Sampling Basics: Myths about Statistical Sampling

January 26, 2015 Balint Peto

In Greek mythology, there is always some truth at the core of each story, or at least the reader can make some inferences about the way ancient Greeks thought about the world around them. In this post, we examine three sampling myths. And like with reading Greek mythology, we will attempt to reveal the thinking behind those myths. Our goal is to help overcome some of the misconceptions about statistical sampling and make the sample work for our research goals.

Myth 1: Double the population requires double the sample size

A common misconception about sampling is that when a population is doubled, the sample necessary to achieve the same precision goals should also be doubled.

The chart below depicts the required sample size of a simple random sample design for various population sizes. The sample sizes estimate a binary population parameter that is assumed to be 50%, with a confidence level of 95%, and a +/- 3% confidence interval that we are willing to accept in our estimates:


This chart tells us that in order to achieve the same precision in our estimates, the required sample size increases very slowly after the population threshold reaches about 40,000. In addition, the population can often be assumed to be infinite without a large impact to sample size requirements. For example, if our population increases from 15,000 to 20,000, the required sample size in the example only increases from 999 to 1,014. If the population was infinitely large, we could meet the precision goal with a sample of 1,068.

Note that in Summit’s sampling designs produced for clients, the margin of error surrounding the population estimate is not the only factor that determines sample size. For example, estimating the characteristics of multiple sub-populations with minimum precision goals may also increase sample size.

Myth 2: If the sample is large enough, non-response does not matter

It is also a popular myth that if we select a large enough sample, our estimates will not be affected by non-response. This is not true. 

If, for example, survey respondents who are not college educated are more likely to decline response, our sample will underrepresent non-college educated individuals. This leads to biased estimates on the college education status of the U.S., no matter how many individuals we selected into our original sample, because now the true mean of college education status for our original sample differs from the respondent sample (people who actually responded). (Note that in our everyday practice at Summit, we use various methods to correct for non-response, such as non-response weights.)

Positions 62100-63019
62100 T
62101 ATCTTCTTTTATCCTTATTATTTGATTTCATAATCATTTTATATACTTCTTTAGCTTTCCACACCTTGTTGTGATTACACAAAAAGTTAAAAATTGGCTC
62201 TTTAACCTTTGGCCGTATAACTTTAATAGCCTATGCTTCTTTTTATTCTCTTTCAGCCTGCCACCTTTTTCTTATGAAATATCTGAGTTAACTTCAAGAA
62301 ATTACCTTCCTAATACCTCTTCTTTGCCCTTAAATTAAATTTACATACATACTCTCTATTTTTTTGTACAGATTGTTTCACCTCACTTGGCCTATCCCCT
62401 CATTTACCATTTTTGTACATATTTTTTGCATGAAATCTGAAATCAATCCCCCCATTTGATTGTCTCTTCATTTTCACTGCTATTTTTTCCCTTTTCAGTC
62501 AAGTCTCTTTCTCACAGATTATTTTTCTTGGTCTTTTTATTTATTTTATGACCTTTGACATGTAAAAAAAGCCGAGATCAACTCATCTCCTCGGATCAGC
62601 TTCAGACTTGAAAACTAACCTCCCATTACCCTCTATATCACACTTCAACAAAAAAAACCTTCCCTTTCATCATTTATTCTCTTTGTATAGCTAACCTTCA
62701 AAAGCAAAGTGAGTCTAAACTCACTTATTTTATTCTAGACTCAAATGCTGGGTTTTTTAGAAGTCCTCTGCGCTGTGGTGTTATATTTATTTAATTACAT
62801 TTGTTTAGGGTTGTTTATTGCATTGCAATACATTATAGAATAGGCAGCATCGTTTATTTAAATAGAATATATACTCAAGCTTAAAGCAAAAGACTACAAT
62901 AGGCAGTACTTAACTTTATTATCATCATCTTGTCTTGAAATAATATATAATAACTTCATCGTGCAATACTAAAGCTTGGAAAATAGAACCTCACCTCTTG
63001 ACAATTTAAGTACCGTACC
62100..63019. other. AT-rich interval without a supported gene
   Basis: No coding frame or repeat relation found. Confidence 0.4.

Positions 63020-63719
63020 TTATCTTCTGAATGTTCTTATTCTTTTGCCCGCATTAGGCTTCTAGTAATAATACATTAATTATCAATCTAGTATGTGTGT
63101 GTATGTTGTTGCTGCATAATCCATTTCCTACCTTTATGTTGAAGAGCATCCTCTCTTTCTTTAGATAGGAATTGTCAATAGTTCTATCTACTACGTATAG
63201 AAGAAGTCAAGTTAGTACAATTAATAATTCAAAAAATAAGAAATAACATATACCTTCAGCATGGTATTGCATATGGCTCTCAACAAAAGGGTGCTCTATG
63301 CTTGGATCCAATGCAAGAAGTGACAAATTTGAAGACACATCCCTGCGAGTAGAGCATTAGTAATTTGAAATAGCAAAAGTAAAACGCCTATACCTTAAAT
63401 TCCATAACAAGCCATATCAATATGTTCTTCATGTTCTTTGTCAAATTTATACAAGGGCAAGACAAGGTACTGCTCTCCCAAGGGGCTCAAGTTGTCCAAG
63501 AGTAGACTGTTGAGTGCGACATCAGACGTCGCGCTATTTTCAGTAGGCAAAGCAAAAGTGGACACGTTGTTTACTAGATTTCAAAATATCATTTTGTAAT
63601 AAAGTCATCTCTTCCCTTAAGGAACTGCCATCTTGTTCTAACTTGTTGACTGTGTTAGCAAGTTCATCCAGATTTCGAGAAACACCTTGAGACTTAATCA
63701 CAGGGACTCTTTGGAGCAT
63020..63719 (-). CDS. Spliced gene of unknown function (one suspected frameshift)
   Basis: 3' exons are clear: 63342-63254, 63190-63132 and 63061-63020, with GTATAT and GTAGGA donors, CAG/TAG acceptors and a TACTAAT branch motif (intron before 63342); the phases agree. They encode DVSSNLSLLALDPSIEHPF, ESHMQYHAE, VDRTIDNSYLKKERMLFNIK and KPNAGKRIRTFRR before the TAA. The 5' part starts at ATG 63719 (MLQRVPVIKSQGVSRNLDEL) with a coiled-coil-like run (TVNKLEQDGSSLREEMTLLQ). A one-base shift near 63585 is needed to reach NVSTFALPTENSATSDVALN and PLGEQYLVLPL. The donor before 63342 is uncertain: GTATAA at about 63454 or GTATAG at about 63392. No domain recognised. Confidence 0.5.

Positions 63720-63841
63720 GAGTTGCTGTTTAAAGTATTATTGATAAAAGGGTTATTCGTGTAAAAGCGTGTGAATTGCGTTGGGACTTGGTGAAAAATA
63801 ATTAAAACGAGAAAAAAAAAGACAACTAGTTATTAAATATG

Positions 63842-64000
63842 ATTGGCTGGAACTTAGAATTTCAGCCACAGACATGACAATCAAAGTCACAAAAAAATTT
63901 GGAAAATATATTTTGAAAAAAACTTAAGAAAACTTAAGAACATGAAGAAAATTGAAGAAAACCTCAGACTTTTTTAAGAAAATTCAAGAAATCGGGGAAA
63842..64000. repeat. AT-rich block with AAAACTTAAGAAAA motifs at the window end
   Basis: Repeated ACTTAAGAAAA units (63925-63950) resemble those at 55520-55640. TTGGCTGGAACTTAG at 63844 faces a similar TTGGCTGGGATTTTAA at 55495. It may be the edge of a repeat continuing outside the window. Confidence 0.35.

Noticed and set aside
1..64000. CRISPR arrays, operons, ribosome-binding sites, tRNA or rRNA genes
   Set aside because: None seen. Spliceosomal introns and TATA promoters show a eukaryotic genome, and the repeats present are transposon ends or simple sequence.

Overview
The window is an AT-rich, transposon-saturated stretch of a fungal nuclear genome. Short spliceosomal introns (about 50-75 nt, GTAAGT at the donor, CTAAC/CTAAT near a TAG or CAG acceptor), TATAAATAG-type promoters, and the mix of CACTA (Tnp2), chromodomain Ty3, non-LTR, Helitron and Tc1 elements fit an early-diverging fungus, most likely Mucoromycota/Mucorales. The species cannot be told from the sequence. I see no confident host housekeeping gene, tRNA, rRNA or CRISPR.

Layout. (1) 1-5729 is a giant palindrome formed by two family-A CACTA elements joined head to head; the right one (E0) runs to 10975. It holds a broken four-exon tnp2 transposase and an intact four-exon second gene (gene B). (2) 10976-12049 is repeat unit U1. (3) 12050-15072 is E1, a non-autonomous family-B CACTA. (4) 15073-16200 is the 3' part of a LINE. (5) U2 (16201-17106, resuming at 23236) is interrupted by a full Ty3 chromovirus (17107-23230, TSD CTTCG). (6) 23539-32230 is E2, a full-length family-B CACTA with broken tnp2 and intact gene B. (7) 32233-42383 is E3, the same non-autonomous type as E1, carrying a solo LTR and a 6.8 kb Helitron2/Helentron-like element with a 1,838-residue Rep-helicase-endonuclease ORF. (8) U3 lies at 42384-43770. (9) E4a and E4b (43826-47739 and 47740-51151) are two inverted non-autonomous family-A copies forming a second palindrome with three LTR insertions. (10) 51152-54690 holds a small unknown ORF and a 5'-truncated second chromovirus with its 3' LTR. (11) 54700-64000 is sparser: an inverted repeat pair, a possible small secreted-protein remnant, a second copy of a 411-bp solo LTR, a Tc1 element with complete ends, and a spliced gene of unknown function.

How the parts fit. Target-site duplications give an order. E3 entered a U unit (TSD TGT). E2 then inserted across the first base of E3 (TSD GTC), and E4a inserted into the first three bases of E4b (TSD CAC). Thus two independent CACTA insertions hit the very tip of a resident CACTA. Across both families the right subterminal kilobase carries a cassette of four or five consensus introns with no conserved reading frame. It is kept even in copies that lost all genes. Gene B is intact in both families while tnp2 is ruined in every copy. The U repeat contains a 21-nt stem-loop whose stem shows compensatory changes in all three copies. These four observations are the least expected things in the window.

Myth 3: Sampling misses important information

A popular myth about random samples is that they will miss phenomena that rarely occur, just because of their scarcity. For example, larger firms contribute X% of total firm income, but only account for Y% of total firms. If we want to estimate the total income of U.S. firms, and we choose a simple random sample of 1,000 firms, we may not capture any large firms in our sample. 

However, there are sampling techniques to overcome this issue. If there are available data providing information that is believed to be correlated with the estimates of interest (in our example, perhaps number of employees), we can give firms with more employees a higher probability of being selected into the sample, and we should be able to include more ‘rare events’ in our sample. Another way to ensure sampling of large firms is to use stratified random sampling with employee size strata where we assign firms with specific employee sizes to an individual stratum. This way, we can make large firms more likely to be selected in the sample, so we’ll have to use sampling weights to correct for different probabilities of selection across strata. 

As we have seen, contemporary methods can resolve many problems raised by sampling myths. Researchers simply need to adapt sampling techniques to achieve their research objectives.

The myths discussed here were taken from:

  • Anton, Jon. Listening to the voice of the customer: 16 steps to a successful customer satisfaction measurement program. Purdue University Press, 1997.
  • SAS Institute "Data Mining and the Case for Sampling: Solving Business Problems Using SAS® Enterprise Miner™ Software" Published 1998, Accessed December 2014.

This post was written with the help of Dr. Albert Lee.

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